The court shall have an Initial Status Conference within 40 days of the petition for dissolution being filed to determine deadlines for disclosures, expert appointments, and, if required, a temporary orders hearing date. The ISC usually lasts around 10 minutes, and the spouses will only have a few minutes to speak. They may be asked a few yes or no questions.
If both spouses have legal representation, they can file a Stipulated Case Management Plan in which they agree on their own timelines. This eliminates the need for anyone to step away and appear in court. If one spouse does not have legal representation, the ISC is required and cannot be avoided with a stipulation.
If there is a concern that an asset has vanished, doubts about where debts came from, or a requirement to look at a spouse’s educational or career background to establish an acceptable income to impute, a spouse may require further disclosures or information. If you think you need more, go to your lawyer, but these are some of the extra disclosures you might ask for.
- Interrogatories: These are questions that the other party may be obliged to answer, as the name indicates. A respondent can serve Pattern Interrogatories and up to 10 supplemental interrogatories.
- Requests for Production of Documents: These are demands for extra evidence, such as many years of credit card statements or pay stubs, medical records, and so on, that are usually issued at the same time as interrogatories.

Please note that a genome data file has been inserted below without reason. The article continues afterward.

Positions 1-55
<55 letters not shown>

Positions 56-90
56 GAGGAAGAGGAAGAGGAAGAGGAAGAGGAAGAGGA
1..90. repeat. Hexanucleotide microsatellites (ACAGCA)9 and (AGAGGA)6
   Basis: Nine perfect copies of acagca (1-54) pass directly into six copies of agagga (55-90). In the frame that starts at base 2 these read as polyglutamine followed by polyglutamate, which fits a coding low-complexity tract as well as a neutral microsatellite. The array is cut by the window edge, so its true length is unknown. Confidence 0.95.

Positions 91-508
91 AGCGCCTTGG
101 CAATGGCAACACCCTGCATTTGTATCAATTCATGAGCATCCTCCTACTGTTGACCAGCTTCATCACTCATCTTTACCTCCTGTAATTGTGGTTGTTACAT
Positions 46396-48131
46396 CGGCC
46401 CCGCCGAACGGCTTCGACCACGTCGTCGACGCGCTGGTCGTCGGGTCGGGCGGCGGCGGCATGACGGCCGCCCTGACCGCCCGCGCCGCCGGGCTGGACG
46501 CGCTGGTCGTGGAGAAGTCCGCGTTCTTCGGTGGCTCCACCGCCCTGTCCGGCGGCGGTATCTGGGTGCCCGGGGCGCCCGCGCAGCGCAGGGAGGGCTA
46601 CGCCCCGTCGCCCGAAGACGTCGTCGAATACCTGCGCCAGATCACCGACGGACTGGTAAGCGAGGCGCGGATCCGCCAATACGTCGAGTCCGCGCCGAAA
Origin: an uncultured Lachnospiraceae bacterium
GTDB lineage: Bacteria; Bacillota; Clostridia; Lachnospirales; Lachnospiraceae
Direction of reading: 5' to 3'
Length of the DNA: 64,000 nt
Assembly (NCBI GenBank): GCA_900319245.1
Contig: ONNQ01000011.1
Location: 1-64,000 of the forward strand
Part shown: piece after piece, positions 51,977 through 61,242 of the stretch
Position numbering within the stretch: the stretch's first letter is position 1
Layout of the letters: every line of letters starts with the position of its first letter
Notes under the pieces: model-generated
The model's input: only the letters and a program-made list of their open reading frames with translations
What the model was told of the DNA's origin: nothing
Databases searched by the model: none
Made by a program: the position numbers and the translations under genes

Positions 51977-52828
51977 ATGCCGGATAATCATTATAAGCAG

- Physical and Mental Examination of Person: Although it is not often utilized in divorce proceedings, it may be beneficial to get a second opinion if, for example, one of the spouses claims to be unable to work.
- Inspection: An inspection is usually performed to obtain entry to a home for the purpose of valuation or to inventory personal goods. This is less common than interrogatories or production demands.
- Request for Admissions: It is not so much a discovery technique as a litigation strategy in which one party asks the other to accept or deny the truth of specific facts in order to restrict the issues for trial.
Discovery petitions cannot be submitted until after the Initial Status Conference if there is no agreement. And, from a purely practical standpoint, you should generally wait until you receive the financial declarations of the other spouse before deciding what further information you want.
Temporary Orders Hearing
Remember how I mentioned moving out of the house, not getting support, and not seeing the kids? If the spouses are unable to reach an agreement on any pressing concerns and do not wish to wait for the full disputed final orders hearing, the court can issue interim orders that will only be in force until the divorce is complete.
A temporary orders hearing lasts approximately an hour, which means each side has about 25 minutes to present their case, plus time for the court to rule. Because there isn’t much time for direct questioning of our own client and cross examination of the other, other witnesses are rarely called at this point.
Permanent Orders Hearing
The Permanent Orders hearing, sometimes called the Final Orders Hearing, is the final phase in a trial, usually held 6-9 months after it began.